The first major stage of this build project is to gather and assemble the main hardware used for this build. Thankfully the project requires very minimal hardware, which is listed below. In addition this post will also go into further detail about how the hardware is setup and configured to get it into a stable state, ready for the software stage of the build.

Hardware Used

CPU: Raspberry Pi Zero

I knew a Raspberry Pi was central to this build, as it has the computing power and connectivity necessary to make this project work. In addition the form factor is the right size to be housed in a photo frame.

The downsides to using the Pi are the long startup times for it to boot into the OS. I did consider an Arduino for this project, but getting the networking working on an arduino would have been a project itself…maybe something for v2!

Even though there are many variations of the Pi available, I knew the Raspberry Pi Zero was the one I would need for project, as it was the smallest of Pi’s and created specifically for siz limited spaces. I picked up the Wi-fi embedded edition, and with the pre-soldered headers, to connect to the screen.

A warning to all, sourcing Pi’s now are a nightmare. Such cheap costs and high demand has caused the prices to skyrocket, and it to be sold out everywhere! I picked mine up here.

Screen: HyperPixel Square Screen

Naturally a screen was necessary for this build, but I cannot express how difficult it was to actually find an appropriate screen for this project. The main requirement was that the screen was square. An easy enough ask, but not something easy to locate. Most screen have a size ratio of 4:3 or 21:9, whereas I needed a pure 1:1, as most album art is square, and I wanted to embed this project in a square photo frame.

Eventually I managed to source a screen that was perfect for this build. This was the HyperPixel 4 Square. It is a perfect 4x4 inch square, and comes in two variants, a touch and non-touch screen version. This screen was perfect for this build as it it designed specifically for thr Raspberry Pi. It plugs directly into the Pi’s GPIO ports, and with a few software updates will begin to act like a colour display for the Pi. I purchased mine alongside the RPi here.

Housing: Deep Square Frame

It took me a while to find the best frame to house this unit, but eventually I located a 10cm square deep set frame from Hobbycraft in the UK. This is is not only the perfect square size, but is also deep enough to house the screen and Pi. Some minor modifications will be required to route the power cable out of the unit.

The Setup

Hardware Assembly

As the screen is built for the Pi the assembly is easy enough. All that is required is to push the screen into the header pins (that’s why I bought the Pi with a pre-soldered header), and connect up the power and you are good to go.

Installing the OS

The OS I have decided to go with is DietPi. I chose DietPi over the standard Raspbian, or RaspianLite, Because it is a super trimmed down version, and will enable me to get to boot much quicker.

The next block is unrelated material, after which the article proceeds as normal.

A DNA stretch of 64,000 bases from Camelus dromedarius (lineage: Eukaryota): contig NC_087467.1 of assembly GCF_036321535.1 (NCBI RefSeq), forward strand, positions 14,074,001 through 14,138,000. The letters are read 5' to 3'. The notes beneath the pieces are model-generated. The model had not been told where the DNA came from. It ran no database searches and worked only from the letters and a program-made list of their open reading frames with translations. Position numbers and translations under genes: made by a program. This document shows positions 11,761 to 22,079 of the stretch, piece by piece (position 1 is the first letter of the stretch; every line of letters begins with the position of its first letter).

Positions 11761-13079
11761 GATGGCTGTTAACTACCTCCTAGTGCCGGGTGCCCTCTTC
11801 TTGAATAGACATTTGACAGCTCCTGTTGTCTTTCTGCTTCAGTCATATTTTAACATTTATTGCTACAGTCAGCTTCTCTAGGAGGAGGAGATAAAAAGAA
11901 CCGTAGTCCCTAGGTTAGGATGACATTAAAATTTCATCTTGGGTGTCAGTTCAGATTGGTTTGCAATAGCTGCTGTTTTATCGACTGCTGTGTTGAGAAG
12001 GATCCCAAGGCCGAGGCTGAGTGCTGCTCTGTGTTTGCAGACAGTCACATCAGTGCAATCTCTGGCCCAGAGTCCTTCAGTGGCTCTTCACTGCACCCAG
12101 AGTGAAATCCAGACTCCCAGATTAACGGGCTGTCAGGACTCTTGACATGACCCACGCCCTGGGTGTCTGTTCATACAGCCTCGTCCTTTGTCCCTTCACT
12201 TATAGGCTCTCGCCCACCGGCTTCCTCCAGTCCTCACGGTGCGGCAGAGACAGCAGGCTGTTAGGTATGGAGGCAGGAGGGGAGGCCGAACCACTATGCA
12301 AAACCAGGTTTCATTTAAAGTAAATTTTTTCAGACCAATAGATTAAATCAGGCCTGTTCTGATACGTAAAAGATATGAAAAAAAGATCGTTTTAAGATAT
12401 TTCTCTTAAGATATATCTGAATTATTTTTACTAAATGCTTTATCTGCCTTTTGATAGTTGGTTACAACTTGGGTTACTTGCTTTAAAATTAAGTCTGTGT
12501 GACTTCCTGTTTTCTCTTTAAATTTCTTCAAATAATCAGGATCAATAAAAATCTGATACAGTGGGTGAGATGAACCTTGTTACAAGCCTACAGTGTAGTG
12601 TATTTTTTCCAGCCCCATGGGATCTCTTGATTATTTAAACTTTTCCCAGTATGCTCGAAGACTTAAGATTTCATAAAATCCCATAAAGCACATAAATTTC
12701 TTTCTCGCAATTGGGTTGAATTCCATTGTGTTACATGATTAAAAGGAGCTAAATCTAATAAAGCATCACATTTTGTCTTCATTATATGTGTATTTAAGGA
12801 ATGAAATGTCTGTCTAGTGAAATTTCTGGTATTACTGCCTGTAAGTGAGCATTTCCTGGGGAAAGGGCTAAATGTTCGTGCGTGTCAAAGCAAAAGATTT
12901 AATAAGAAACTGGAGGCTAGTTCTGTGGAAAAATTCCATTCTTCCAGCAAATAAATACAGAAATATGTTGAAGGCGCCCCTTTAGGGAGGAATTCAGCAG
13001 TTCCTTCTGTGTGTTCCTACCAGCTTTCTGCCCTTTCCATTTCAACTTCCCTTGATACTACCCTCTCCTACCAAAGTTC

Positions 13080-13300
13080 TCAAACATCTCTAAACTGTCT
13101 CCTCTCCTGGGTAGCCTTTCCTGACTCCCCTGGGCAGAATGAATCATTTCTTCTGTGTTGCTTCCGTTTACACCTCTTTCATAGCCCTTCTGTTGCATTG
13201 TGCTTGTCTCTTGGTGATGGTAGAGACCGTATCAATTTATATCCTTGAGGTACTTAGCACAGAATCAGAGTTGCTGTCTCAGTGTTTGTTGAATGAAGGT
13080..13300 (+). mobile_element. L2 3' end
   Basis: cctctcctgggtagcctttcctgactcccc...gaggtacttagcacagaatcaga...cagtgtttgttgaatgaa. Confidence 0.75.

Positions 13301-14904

1. Download the image for DietPi from the website and flash it onto an micro SD (2gb or above. When writing this I realised I didn’t have any, and had to prime one to my house the next day)
  2. Flash the image to your card using your standard methods
  3. If using a headless setup, then follow the additional setup instruction to to configure wifi prior to initial boot
  4. Insert the SD card and power on the Pi.
  5. Find the IP address and SSH in using the default credentials!

Getting the Screen Running

The screen largely was simple enough to setup but it came with its own set of issues. I started by connecting the screen to the device (which was a simple click in process) and following the steps located here on the Hyperpixel Github page.

The instructions were slightly convoluted and eventually lead me to this Github Issue #177, which explained that the required drivers were built in to the OS, and all I would need to do is update the /boot/config.txt file with a single line and “it should just work”…naturally that wasn’t the case.

After some tinkering, I decided to go with the legacy installer, which worked as expected. After digging into the install script I found that it basically pulls the appropriate branch from the repo (branch “square-2021”) from git and simply runs the install script, which can be done manually as well.

After a reboot we get something like this:

Whats going on here? Why does the screen have that weird tint to it? Turns out I have no idea! I emailed support who responded it had something to do with power saving. I didn’t have the energy to diagnose the issue at that time, so with that I packed everything away and went to bed.

The next day I powered the device on and the problem was magically fixed! So I’m not sure what happened, but if you have this issue, just wait a while and it should resolve itself. It’s something I will keep track of to see if it comes back.

Final Outcome

With that, the device is now ready for the software portion of this build. Which is the next step of the process.

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